Drones are poised to take over? Yes, that’s my bet. After all, has there ever been invented a technological advance that we voluntarily decided to not use? Especially when the introduction of that technology — like drones — is strongly supported by both the media and large, economically powerful, commercial interests?
Drones come in all sizes and shapes and have different purposes. Because of that enormous variety, they are more accurately referred to as UAVs — unmanned aerial vehicles.
Perhaps the UAVs best known to us are the military drones that the U.S. has used to assassinate terrorists (or suspects) in Pakistan, Yemen, Libya, Iraq, Somalia and other places. Most common is the Predator, 27 feet long with a 55-foot wingspan, resembling a conventional airplane. It can carry two supersonic missiles.
The U.S. also flies a large surveillance drone, the Global Hawk, which is 48 feet long with a 131-foot wingspan. Additionally, the military possesses all sorts of smaller, specialty drones — many in unusual shapes — and some only inches long.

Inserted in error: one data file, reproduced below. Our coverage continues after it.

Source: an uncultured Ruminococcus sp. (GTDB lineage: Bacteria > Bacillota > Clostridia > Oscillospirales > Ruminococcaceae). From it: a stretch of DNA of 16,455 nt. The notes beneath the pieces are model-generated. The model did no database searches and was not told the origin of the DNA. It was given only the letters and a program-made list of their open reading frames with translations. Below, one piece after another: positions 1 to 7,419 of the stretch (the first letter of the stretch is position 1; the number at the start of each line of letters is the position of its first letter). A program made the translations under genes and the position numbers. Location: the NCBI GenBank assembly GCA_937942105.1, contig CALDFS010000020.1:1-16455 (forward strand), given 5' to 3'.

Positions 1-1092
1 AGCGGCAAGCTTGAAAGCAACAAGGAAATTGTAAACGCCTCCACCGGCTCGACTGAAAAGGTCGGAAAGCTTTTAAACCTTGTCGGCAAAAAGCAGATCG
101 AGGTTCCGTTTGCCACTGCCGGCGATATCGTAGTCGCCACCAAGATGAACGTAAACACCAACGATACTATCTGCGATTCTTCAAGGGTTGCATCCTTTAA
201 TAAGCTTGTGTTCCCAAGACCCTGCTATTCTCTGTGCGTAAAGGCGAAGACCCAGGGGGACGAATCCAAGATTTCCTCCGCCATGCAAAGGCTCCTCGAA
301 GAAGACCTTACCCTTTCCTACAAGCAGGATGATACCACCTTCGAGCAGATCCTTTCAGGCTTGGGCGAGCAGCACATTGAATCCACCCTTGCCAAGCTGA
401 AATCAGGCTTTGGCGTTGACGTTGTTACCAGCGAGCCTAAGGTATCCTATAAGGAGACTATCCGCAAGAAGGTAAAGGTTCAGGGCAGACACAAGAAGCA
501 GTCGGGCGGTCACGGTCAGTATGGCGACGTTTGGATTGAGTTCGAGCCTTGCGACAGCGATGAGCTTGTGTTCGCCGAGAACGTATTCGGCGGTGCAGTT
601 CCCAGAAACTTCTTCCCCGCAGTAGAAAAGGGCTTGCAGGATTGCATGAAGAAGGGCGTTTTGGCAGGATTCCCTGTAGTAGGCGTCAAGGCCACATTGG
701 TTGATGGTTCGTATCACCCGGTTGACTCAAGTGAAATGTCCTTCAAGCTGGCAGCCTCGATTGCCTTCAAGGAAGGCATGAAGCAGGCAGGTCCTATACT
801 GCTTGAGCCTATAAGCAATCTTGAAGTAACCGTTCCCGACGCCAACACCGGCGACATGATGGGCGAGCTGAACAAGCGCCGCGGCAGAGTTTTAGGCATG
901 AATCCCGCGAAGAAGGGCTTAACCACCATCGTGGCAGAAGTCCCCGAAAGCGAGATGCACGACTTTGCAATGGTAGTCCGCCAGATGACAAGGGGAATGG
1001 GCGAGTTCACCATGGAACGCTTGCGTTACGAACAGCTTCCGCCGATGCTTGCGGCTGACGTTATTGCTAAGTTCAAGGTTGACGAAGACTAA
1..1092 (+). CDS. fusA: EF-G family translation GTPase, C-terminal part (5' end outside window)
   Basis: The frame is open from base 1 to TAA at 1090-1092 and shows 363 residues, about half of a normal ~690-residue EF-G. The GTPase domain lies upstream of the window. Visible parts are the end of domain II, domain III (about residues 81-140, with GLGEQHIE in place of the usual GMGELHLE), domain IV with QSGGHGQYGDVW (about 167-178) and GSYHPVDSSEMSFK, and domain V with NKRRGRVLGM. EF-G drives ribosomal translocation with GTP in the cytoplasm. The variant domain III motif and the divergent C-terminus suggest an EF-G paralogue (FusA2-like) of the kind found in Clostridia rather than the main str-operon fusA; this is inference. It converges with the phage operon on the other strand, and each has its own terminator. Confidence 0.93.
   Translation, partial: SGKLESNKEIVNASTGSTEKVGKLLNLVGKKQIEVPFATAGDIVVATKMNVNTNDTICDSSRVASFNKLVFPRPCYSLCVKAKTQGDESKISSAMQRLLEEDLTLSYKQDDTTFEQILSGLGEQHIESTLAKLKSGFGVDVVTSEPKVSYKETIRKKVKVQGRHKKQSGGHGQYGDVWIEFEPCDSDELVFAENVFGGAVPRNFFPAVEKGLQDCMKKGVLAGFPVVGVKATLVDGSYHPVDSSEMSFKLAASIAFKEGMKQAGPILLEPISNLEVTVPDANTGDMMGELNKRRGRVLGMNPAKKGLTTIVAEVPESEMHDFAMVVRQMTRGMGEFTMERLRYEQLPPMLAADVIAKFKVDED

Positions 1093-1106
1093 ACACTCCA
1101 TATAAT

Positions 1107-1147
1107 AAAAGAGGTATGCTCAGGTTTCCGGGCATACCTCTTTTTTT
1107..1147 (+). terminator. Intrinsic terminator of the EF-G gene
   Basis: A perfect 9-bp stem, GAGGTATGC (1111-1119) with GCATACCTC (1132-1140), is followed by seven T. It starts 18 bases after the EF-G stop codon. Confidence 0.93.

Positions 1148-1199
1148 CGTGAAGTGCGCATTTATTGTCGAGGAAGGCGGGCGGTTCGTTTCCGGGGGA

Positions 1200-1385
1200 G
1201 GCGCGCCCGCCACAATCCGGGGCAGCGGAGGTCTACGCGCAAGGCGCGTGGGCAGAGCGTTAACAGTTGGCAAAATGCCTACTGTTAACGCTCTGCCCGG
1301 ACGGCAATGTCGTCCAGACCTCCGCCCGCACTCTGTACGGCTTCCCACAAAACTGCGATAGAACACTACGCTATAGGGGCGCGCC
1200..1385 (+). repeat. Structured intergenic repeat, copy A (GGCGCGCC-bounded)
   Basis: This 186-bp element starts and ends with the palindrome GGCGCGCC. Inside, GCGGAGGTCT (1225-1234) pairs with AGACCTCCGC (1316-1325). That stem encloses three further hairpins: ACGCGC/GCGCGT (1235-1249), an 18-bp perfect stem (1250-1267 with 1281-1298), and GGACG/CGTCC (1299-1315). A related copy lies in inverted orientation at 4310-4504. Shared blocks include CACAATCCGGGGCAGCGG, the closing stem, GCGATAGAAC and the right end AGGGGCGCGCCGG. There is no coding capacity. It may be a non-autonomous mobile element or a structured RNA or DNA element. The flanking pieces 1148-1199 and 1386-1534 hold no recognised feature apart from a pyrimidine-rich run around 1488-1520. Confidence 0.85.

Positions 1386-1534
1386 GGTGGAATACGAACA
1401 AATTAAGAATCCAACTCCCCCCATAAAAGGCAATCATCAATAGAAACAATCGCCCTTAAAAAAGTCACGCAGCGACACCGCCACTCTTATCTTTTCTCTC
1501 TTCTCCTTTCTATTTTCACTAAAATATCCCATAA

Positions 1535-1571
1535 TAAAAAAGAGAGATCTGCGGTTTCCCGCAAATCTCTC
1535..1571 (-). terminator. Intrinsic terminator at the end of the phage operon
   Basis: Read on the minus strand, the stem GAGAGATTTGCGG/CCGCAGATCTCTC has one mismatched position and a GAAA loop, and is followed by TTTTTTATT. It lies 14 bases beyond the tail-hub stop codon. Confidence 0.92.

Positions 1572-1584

The U.S. Air Force and the CIA, located in facilities in Nevada and Virginia, control overseas drone flights via satellite links and have conducted more than 100,000 missions since 2003. The military owns roughly 9,000 drones and sometimes loans them to the FBI, DEA, Border Patrol, and state and local law enforcement.
The UAV industry, still in its infancy, nonetheless offers a rapidly expanding variety of drones for public or private use. Hobbyists can purchase small drones that resemble either airplanes or helicopters or flying saucers for prices that start around $750.
Many common, popular UAVs that are often used for aerial photography resemble helicopters, although they usually have four or eight horizontal rotors rather than the typical one. Manufactured by dozens of companies, these “quadcopters” or “octocopters” range in size from 14 inches across to 40 inches or so.